If you are in Sharm el Sheik, there are lots of events that focus on these issues – see the COP27 Livestock Resources from ILRI. If you are not there (I personally will be amongst the livestock keepers of Matobo in Matabeland South discussing these issues on the ground), then do have a look at some of our PASTRES publications in order to get a more informed view.
It’s currently the UN decade on ecosystem restoration. Everyone it seems has grand plans, huge projects and endless new policies to guide what to do to restore the health of global ecosystems. The biodiversity COP in Montreal in December aims to seal a deal to protect the world’s ecosystems (the post-2020 framework). But in order to ‘restore’ ecosystems, it’s important to understand what ‘degradation’ is and what is being restored to what. This is less straightforward than it seems.
At the invitation of the UK’s Economic and Social Research Council and as an input into the framing of a large research programme supported by the UK Foreign Commonwealth and Development Office (FCDO) called rather grandiosely Reversing Environmental Degradation in Africa and Asia, I was invited to write a short piece on environmental degradation and its causes.
Having reviewed the project documents and the various materials around ecosystem restoration, I was surprised how (still) little attention was being paid to how to define environmental degradation and to understand the causes. Too often it was assumed that degradation was what happened when people messed up the environment and the solutions offered were basically to control them. While perhaps not so explicit, the spectre of Malthusian thinking was evident, even if given the gloss of participation, inclusion, gender sensitivity and respect for indigenous peoples and communities as part of the requisite contemporary rhetoric.
For me it all had a bit of a rebound feel about it. These were the debates me and colleagues cut our teeth on back in the 1980s, with the early emergence of ‘political ecology’ thinking and the engagement of social science in questions of environmental management. For example, the influential ‘Lie of the Land’ book came out in 1996, now over a quarter of a century ago. The book’s subtitle was ‘challenging received wisdom on the African environment’. The problem is that many of those received wisdoms persist, despite the continuous challenges.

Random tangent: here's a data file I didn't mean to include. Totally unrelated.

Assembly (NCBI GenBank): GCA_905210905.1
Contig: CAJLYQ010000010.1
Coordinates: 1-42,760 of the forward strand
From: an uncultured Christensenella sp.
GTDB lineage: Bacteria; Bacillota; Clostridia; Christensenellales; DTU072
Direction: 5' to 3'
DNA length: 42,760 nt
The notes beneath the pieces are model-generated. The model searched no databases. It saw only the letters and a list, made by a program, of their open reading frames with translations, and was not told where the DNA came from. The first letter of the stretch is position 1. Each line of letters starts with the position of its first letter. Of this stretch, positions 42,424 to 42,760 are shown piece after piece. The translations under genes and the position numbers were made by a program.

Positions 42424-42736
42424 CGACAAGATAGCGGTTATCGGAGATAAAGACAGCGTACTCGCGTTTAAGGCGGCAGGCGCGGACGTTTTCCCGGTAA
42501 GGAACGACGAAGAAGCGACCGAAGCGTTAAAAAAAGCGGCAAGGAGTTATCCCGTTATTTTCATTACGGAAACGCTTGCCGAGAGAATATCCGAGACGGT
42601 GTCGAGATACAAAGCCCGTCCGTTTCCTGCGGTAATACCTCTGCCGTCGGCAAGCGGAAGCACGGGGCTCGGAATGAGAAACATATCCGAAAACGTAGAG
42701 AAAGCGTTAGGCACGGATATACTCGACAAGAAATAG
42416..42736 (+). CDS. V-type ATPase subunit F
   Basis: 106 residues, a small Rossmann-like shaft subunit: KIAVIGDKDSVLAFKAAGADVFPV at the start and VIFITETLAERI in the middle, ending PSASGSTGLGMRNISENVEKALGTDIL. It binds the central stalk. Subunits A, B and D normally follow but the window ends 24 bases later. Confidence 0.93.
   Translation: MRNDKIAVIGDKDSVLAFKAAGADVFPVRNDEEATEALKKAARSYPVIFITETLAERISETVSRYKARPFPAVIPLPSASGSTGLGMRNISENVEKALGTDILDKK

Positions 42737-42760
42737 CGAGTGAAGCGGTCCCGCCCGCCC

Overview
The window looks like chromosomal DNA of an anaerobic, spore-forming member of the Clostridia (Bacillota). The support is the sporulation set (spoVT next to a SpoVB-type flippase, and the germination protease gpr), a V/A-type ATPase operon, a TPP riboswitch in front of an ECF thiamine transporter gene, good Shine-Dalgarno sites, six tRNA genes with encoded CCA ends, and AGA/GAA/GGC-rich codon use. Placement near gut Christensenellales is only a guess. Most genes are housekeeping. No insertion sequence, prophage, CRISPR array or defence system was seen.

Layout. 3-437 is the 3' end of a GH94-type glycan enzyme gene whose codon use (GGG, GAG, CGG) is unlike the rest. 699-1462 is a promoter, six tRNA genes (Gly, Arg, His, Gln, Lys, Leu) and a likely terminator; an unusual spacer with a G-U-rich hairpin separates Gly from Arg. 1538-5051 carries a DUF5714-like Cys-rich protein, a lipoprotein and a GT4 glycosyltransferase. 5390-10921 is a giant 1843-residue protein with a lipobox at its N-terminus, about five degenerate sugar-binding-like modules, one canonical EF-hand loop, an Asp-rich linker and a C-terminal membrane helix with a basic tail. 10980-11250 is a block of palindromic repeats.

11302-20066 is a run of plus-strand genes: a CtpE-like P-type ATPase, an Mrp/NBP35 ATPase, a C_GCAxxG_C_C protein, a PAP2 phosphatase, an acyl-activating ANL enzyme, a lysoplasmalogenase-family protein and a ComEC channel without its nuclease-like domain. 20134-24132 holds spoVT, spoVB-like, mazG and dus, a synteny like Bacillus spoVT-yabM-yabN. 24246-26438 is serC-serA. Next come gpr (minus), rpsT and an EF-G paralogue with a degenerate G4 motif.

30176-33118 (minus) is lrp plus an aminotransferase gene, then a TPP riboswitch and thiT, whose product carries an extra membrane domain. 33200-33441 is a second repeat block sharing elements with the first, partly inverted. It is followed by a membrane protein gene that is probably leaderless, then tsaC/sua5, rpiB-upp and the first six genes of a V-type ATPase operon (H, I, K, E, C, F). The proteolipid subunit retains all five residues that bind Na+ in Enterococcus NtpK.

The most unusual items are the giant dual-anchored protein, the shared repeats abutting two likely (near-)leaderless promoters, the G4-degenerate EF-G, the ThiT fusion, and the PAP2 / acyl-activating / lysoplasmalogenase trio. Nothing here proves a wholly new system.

My task was to write a short paper (10 pages – a tough job) that was accessible and to the point. A mildly adapted version is now out as an IDS Working Paper, and the abstract is below.
This short paper explores the question: what is environmental degradation and what are its causes? It seems an obvious question, but it’s not. The paper explores definitions of environmental degradation (and restoration), challenging simplistic perspectives centred on ‘carrying capacity’. Five explanations of the root causes of environmental degradation widely applied in policy debates and promoted by different actors are identified. These are: (neo-)Malthusian arguments about scarcity and environmental crisis; technological and ecomodernist explanations; perspectives on resource inequality, distribution and development; views that centre on human-nature caring relationships and, finally, arguments for more fundamental structural change and transforming capitalism. Each suggests a very different interpretation of causes and effects with contrasting implications for research design, policy and practice. The paper is aimed at providing a quick overview of the debates, helping to inform discussions about environmental restoration and protection. Too often such debates do not explore underlying causes. While biophysical dynamics are important, environmental degradation – and so restoration – must take account of social, political and cultural dimensions of environmental change.
It is (as ever) a plea for a more integrative approach, where social science thinking can inform our understandings of biophysical processes. It is also a plea to think hard about – and actively deliberate upon – the assumptions (too often hidden or implicit) about what the underlying causes of environmental change are. Only with these understandings can solutions be devised, as root causes can be quite different according to different (social, political, economic, cultural) frames.
I apologise in advance to those who have engaged with these debates over many years like me, as there is nothing new said here at all (and probably rather too many references from myself and other colleagues at IDS and partners). I do hope though that I hid my frustrations that this had to be said all over again, as I aimed to take a deep breath and offer something clear, digestible and useful. Even more, I hope that it makes a difference to the framing of the FCDO research programme – and the many other similar ones that will unfold before 2030 when the ecosystem restoration decade concludes.